Biomass gasification as the first hot step in clean syngas production process – gas quality optimization and primary tar reduction measures in a 100 kW thermal input steam–oxygen blown CFB gasifier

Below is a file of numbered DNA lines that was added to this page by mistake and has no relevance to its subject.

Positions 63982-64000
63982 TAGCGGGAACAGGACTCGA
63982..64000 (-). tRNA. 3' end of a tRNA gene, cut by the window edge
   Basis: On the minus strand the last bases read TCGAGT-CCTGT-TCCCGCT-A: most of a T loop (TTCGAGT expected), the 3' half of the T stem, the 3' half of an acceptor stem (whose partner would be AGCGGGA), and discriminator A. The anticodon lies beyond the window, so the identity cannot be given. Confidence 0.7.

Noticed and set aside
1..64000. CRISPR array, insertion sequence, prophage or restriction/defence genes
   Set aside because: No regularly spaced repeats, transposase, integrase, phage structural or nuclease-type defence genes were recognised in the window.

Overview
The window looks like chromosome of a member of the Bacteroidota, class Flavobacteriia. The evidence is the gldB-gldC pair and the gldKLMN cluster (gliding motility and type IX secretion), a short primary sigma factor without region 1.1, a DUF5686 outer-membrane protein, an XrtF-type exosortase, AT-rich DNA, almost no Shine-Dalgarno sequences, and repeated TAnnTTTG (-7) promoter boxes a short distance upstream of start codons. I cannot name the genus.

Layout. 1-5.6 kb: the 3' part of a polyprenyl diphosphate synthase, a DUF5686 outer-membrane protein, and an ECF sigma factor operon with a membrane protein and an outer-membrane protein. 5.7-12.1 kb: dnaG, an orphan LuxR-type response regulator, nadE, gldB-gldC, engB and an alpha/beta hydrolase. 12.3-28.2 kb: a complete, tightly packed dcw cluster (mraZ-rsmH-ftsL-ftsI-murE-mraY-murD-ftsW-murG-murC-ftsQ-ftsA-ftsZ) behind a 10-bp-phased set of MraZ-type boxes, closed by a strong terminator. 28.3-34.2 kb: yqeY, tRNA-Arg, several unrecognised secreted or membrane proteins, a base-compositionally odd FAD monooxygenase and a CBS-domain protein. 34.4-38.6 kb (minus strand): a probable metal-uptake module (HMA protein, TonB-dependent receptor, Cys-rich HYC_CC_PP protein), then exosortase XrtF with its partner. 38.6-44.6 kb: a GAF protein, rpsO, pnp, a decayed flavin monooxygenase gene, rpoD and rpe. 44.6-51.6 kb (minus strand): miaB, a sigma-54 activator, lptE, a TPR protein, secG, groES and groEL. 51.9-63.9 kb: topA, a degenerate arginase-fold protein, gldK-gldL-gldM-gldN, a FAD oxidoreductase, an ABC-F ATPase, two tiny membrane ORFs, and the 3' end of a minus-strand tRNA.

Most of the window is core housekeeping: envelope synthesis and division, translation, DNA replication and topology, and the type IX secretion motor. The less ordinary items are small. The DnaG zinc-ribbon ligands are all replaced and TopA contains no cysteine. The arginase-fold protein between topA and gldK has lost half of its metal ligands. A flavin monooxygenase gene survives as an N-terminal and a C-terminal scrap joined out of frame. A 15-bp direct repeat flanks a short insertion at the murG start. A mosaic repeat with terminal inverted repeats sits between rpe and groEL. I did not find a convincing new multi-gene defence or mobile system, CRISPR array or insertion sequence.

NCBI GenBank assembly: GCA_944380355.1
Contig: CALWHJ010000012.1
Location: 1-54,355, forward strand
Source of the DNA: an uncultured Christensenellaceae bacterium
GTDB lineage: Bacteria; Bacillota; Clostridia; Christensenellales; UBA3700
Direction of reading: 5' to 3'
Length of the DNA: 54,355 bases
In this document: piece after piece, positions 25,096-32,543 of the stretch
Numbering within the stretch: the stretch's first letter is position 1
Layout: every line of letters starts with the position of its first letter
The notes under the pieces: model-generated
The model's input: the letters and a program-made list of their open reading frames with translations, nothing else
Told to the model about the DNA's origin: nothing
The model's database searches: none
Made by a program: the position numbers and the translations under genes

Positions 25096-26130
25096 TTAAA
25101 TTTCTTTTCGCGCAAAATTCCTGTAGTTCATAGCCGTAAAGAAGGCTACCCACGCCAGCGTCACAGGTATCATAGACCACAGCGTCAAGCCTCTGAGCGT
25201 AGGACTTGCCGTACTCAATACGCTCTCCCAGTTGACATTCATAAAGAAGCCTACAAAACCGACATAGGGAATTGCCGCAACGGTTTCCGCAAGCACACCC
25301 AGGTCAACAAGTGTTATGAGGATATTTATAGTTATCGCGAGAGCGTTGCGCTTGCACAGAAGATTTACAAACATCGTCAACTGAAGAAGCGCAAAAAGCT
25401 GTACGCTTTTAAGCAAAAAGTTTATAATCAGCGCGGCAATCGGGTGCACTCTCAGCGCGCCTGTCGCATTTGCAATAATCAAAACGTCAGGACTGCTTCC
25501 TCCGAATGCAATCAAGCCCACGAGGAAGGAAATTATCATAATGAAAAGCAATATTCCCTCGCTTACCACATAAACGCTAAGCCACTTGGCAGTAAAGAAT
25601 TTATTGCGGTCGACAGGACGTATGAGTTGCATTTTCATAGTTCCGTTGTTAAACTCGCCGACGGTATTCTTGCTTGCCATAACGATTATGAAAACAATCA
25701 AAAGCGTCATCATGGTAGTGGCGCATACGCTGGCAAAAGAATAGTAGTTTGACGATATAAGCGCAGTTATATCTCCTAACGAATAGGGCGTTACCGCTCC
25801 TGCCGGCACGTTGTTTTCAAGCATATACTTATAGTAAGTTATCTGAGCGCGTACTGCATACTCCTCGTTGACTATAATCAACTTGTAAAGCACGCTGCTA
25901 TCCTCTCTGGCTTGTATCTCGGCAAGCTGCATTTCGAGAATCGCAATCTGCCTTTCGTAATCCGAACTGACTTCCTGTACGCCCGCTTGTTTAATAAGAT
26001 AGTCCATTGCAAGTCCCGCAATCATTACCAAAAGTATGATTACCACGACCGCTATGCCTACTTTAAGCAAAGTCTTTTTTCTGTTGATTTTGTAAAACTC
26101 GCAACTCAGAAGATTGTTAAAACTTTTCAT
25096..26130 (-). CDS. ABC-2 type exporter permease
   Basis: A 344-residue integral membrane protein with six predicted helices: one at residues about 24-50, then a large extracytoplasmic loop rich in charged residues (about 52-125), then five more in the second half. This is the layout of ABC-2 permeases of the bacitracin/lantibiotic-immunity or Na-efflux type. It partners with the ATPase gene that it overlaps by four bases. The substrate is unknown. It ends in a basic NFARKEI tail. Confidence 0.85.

Syngas production based on biomass gasification is an attractive, feasible alternative to fossil fuel feedstock for the production of transportation fuels. However, the product gas from biomass gasification must be cleaned and tailored to comply with strict syngas quality requirements, as it consists of a wide variety of major and minor components and impurities. The characterization of such species is important to determine downstream gas treatment steps, and to assess the efficiency of the gasification process. This paper gives an overview of the results obtained during experiments on steam–oxygen gasification of biomass using 100 kW maximal thermal input circulating fluidized bed gasifier (CFBG) that have been performed at Delft University of Technology during the CHRISGAS project. The unit is also equipped with a high-temperature ceramic gas filter and downstream reactors for upgrading of the gas. In the experiments biomass types of both woody and agricultural origin have been used. They were represented by clean wood, demolition wood, an energy crop species (miscanthus) and a true residue (Dutch straw), respectively. Moreover, different bed materials have been applied, namely quartz sand, treated and untreated olivine and magnesite. During the experiments extensive measurements of gas composition have been carried out throughout the integrated test rig. The gas characterization included major gas components as well as certain minor species and tar. The results show that with the use of magnesite as bed material, remarkable increases of hydrogen yield were attained, as compared to sand or olivine; up to a volume fraction of almost 40% (dry, nitrogen-free basis). Also the H2:CO ratio increased from values near or lower than 1 to 2.3–2.6. This is near the values needed, for e.g., Fischer–Tropsch diesel production, indicating a potential for simplification of the gas upgrading. Furthermore, by using magnesite tar content of the raw gas was reduced to values near 2 g m−3 (STP). Moreover, magnesite complied with the expectation to have a positive impact on agglomeration prevention for the agricultural fuels containing alkali and chlorine in the ash. The kind of olivine applied during the experiments did not yield the expected tar reduction; the measured tar concentration was even higher than when quartz sand was used as bed material. Finally kaolin proved to be an effective additive to counteract the agglomeration when fuels with high alkali content in the ash are gasified using bed material that is rich in silica, as it is the case with quartz sand and olivine. âº Gasification of woody and agricultural biomass was extensively tested in a steam-oxygen blown CFB gasifier. âº Stable operation was possible, even with agricultural fuels, provided the agglomeration is counteracted using kaolin. âº Operation with straw caused downstream problems due to KCl deposition. âº Combination of magnesite as bed material and miscanthus as fuel yielded highest hydrogen fraction and lowest amount of tar. âº The kind of olivine used in the experiments did not cause the expected reduction of the tar yield.